Germany's transport authority has ordered a mandatory recall of all 2.4 million Volkswagen cars in the country fitted with software that gave them the ability to evade diesel emissions testing, officials said Thursday.
Transport Minister Alexander Dobrindt said Volkswagen would have to present replacement software this month for certain cars that have a 2.0 liter diesel engine and begin fitting vehicles with them next year.
"The Federal Motor Transport Authority is of the opinion that the software constitutes an unauthorized defeat device," Dobrindt told reporters in Berlin. "VW is ordered ... to remove the software from all vehicles and to take appropriate measures to ensure that the emissions rules are fulfilled."
The DPA news agency reported that the Motor Transport Authority, which answers to Dobrindt's ministry, rejected a Volkswagen proposal for a voluntary recall.
Dobrindt refrained from publicly criticizing Volkswagen, saying cooperation with the German automaker was "extraordinarily good."
He indicated that the recall may last through 2016 because vehicles fitted with smaller 1.6 liter diesel engines will require physical adjustments rather than simply a software update.
Those hardware changes, which may not be ready before September 2016, will determine the timeline, he said.
The company recently disclosed the existence of further suspect software in 2016 diesel models. Dobrindt said additional tests were under way that would include examining emissions outside the lab.
Asked about German media reports that more than two dozen Volkswagen managers had been suspended by the company amid signs that knowledge of the defeat devices was widespread, Dobrindt said his ministry had "no information about who decided where, when at Volkswagen about the use of such software."
Volkswagen has said that some managers had been suspended, but said the report Wednesday that up to 30 managers were involved "lacks any basis."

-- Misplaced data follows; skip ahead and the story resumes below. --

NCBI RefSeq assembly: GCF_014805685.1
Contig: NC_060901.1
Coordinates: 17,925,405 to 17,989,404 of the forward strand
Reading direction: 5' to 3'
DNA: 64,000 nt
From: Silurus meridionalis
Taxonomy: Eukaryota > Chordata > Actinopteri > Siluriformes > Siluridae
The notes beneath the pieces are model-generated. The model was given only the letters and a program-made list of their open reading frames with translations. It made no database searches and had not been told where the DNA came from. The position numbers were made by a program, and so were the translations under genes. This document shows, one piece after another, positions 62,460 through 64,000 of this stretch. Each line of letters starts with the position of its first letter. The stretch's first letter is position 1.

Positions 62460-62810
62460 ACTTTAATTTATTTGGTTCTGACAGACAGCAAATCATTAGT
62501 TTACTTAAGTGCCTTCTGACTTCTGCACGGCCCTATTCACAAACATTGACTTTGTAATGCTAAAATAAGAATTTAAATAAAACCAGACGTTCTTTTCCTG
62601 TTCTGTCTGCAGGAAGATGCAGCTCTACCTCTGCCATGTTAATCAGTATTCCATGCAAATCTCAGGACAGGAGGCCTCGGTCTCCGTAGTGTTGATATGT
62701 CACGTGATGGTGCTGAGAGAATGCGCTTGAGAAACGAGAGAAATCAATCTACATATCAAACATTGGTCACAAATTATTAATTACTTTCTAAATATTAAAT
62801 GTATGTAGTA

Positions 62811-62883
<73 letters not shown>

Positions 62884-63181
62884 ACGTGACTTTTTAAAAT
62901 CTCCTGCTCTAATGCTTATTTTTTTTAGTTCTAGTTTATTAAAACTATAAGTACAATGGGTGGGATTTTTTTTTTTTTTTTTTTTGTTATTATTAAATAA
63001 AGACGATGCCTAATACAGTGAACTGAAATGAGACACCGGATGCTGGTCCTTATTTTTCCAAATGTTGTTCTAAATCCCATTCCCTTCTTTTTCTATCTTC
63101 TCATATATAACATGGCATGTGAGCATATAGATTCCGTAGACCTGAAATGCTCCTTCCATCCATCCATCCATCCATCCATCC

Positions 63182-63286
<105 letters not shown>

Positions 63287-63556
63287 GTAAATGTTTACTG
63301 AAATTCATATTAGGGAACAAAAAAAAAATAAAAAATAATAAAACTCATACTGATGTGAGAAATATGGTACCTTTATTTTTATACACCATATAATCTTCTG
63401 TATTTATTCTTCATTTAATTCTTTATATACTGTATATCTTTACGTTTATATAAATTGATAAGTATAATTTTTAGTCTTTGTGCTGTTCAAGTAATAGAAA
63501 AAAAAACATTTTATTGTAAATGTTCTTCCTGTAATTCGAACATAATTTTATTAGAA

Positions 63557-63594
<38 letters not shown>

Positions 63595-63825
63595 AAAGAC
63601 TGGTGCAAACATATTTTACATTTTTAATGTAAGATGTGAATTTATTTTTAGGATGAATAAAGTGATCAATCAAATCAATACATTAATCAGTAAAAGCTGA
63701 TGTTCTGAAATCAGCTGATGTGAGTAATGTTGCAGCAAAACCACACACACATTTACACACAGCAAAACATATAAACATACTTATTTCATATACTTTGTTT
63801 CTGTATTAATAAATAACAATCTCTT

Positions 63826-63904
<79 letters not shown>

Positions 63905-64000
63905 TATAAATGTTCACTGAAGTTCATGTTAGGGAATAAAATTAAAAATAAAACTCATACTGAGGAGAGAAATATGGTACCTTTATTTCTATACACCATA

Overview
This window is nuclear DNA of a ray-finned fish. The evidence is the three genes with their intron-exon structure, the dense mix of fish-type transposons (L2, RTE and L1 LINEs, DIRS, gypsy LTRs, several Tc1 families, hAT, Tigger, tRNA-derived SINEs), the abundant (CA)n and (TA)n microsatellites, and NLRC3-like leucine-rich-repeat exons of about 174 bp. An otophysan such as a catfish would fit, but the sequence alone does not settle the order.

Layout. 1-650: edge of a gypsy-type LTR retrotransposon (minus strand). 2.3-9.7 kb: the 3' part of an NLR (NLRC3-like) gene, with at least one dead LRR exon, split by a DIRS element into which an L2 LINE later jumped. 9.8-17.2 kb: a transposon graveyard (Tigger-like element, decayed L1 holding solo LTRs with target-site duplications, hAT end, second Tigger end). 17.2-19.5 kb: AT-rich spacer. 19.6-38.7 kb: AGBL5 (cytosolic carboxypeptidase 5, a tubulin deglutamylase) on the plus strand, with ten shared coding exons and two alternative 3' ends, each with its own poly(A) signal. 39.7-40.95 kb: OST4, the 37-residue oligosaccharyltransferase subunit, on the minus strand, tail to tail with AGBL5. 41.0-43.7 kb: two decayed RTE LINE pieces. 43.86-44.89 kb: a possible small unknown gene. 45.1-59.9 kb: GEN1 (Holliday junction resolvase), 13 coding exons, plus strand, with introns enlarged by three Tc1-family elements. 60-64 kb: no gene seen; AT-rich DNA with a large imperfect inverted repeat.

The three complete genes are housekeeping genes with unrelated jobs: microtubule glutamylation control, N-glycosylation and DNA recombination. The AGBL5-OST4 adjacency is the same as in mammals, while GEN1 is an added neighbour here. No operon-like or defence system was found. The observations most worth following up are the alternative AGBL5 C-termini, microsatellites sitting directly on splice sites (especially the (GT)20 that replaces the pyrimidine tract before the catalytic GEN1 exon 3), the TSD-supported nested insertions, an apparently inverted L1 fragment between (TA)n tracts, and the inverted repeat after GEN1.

Volkswagen has said around 11 million cars with the software were sold worldwide, 2.8 million of them in Germany. Dobrindt said only 2.4 million Volkswagen diesel cars with the software are still registered in Germany.
Volkswagen faces possible fines after U.S. authorities discovered it had equipped 482,000 cars with software that disabled emissions controls except when the cars were being tested.
New Volkswagen Chief Executive Matthias Mueller is also expected to speak to top management on Thursday about the current state of investigations and its response to the crisis.
On Tuesday, Volkswagen said it would cut investment plans at its core division by $1.1 billion a year through 2019 and step up the development of electric and hybrid vehicles. Company sources told Reuters on Wednesday the premium Audi division, which generates about 40 percent of group profit, was also working on plans to cut spending.
Also on Thursday, German Environment Minister Barbara Hendricks said higher taxes for diesel vehicles were not on the political agenda, hours after she had suggested Berlin should think about ending tax breaks on diesel cars and promoting electric ones.
"For me, higher taxes for diesel vehicles are not on the political agenda," Hendricks said in a statement, adding that a "demonization of the diesel technology" would be a wrong reaction to the Volkswagen emissions scandal.
Only a few hours earlier, Hendricks had suggested in a television interview that Berlin should think about ending tax breaks for diesel fuel and set more incentives for consumers to buy electric cars.
"That's an idea we should consider," Hendricks told broadcaster ZDF, adding the government could also increase taxes for cars with relatively high fuel usage.
Hendricks said in her later statement: "My comments on ZDF television's morning program ... have led to misunderstanding."
Al Jazeera and wire services